Information provided by the Alzheimer’s Association indicates that by 2025, more than 100,000 Louisiana residents aged 65 or older may find themselves living with Alzheimer’s disease. The debilitating, dementia-producing disorder ranks as the sixth most common cause of death in the Bayou State.

Through an awareness of these alarming statistics, families may have more power to hold physicians responsible when they negligently misdiagnose patients. Because dementia generally progresses through different types of symptoms and has many causes, of which Alzheimer’s is the most common, an individual’s proper care and treatment requires an early diagnosis.

Misdiagnosis differs between men and women

A study published in Neurological, a peer-reviewed publication, noted researchers’ findings regarding how doctors diagnose men and women for dementia. As reported by USA Today, physicians may misdiagnose women as free of dementia while incorrectly diagnosing men as having it.

Women perform better on some of the tests given to determine a patient’s early onset of mild cognitive impairment. The study found that a doctor may misdiagnose a woman as not showing the early signs of dementia because women typically perform better on verbal memory-recognition tests. By the time a physician accurately diagnoses a female patient with dementia, the condition may have already progressed.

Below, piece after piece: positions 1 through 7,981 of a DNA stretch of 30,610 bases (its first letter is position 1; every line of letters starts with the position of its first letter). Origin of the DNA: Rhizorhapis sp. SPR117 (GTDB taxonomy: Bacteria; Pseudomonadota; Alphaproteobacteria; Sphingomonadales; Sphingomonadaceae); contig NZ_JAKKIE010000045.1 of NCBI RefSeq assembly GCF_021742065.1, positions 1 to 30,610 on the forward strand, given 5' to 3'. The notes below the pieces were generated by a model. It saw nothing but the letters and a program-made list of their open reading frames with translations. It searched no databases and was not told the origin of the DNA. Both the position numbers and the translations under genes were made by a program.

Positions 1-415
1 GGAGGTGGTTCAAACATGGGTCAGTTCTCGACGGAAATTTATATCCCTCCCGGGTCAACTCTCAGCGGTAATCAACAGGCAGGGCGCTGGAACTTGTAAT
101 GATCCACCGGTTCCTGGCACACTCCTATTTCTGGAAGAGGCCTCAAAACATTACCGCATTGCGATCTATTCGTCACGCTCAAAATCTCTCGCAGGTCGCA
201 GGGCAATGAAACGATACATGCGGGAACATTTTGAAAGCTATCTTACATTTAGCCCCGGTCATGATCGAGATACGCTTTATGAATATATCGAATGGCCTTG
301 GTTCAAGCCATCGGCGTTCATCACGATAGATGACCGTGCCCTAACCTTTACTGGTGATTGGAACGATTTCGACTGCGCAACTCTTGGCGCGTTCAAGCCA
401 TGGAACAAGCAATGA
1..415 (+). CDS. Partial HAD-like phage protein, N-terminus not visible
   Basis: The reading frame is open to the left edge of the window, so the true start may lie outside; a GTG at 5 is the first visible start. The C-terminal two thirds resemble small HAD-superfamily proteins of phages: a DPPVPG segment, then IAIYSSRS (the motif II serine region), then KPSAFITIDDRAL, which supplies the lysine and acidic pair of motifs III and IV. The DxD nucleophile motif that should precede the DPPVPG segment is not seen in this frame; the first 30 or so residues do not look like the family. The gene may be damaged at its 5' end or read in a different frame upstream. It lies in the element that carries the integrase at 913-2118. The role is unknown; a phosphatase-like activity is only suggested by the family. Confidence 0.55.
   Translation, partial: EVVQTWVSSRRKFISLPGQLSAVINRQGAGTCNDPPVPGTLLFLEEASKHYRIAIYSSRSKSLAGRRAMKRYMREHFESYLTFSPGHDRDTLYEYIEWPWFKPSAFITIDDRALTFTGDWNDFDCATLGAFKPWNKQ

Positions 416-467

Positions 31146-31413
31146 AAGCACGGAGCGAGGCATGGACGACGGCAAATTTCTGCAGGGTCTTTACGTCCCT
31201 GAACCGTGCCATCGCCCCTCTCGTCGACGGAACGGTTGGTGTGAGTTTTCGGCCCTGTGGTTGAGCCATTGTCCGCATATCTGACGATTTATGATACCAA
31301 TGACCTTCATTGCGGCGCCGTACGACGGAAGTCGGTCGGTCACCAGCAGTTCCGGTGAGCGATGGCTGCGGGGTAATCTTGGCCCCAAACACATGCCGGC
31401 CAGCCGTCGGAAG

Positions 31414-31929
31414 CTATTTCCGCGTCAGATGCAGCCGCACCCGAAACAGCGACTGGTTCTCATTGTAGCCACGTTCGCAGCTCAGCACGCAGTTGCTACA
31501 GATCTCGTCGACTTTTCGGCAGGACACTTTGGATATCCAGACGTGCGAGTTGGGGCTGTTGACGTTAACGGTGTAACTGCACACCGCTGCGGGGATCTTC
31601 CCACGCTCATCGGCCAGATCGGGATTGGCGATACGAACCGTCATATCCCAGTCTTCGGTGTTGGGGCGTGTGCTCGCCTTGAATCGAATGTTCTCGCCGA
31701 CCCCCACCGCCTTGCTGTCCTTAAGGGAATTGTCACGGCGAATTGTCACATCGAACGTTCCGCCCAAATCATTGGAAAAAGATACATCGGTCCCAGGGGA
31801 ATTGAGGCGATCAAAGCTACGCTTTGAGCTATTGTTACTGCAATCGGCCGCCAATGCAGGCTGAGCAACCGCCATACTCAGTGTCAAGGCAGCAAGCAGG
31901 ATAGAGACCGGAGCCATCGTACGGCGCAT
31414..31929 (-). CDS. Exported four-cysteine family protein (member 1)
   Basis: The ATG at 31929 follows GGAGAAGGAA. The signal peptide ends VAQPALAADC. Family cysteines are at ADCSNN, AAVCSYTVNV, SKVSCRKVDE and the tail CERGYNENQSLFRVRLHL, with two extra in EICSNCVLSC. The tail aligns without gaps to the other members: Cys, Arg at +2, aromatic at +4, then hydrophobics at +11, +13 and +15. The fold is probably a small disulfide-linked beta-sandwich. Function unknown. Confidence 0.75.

Although men typically score higher on visual-spatial tests, they have a greater tendency to not perform as well as women on the verbal-memory evaluations. As a result of one or more of the gender-specific differences, a doctor may prescribe a male patient unnecessary medication after a misdiagnosis of mild cognitive impairment.

A misdiagnosis may lead to harmful medications or a lack of treatment

Many types of serious brain injuries and conditions may display the same symptoms that patients with Alzheimer’s disease exhibit, such as confusion, poor memory, and vision or hearing problems. Patients misdiagnosed with brain-related issues may not receive the proper treatment for the actual condition causing the problem, and unneeded prescription drugs could alter an individual’s cognition. A patient’s outcome may also suffer a severely negative effect of delayed treatment when the early symptoms of dementia go unrecognized.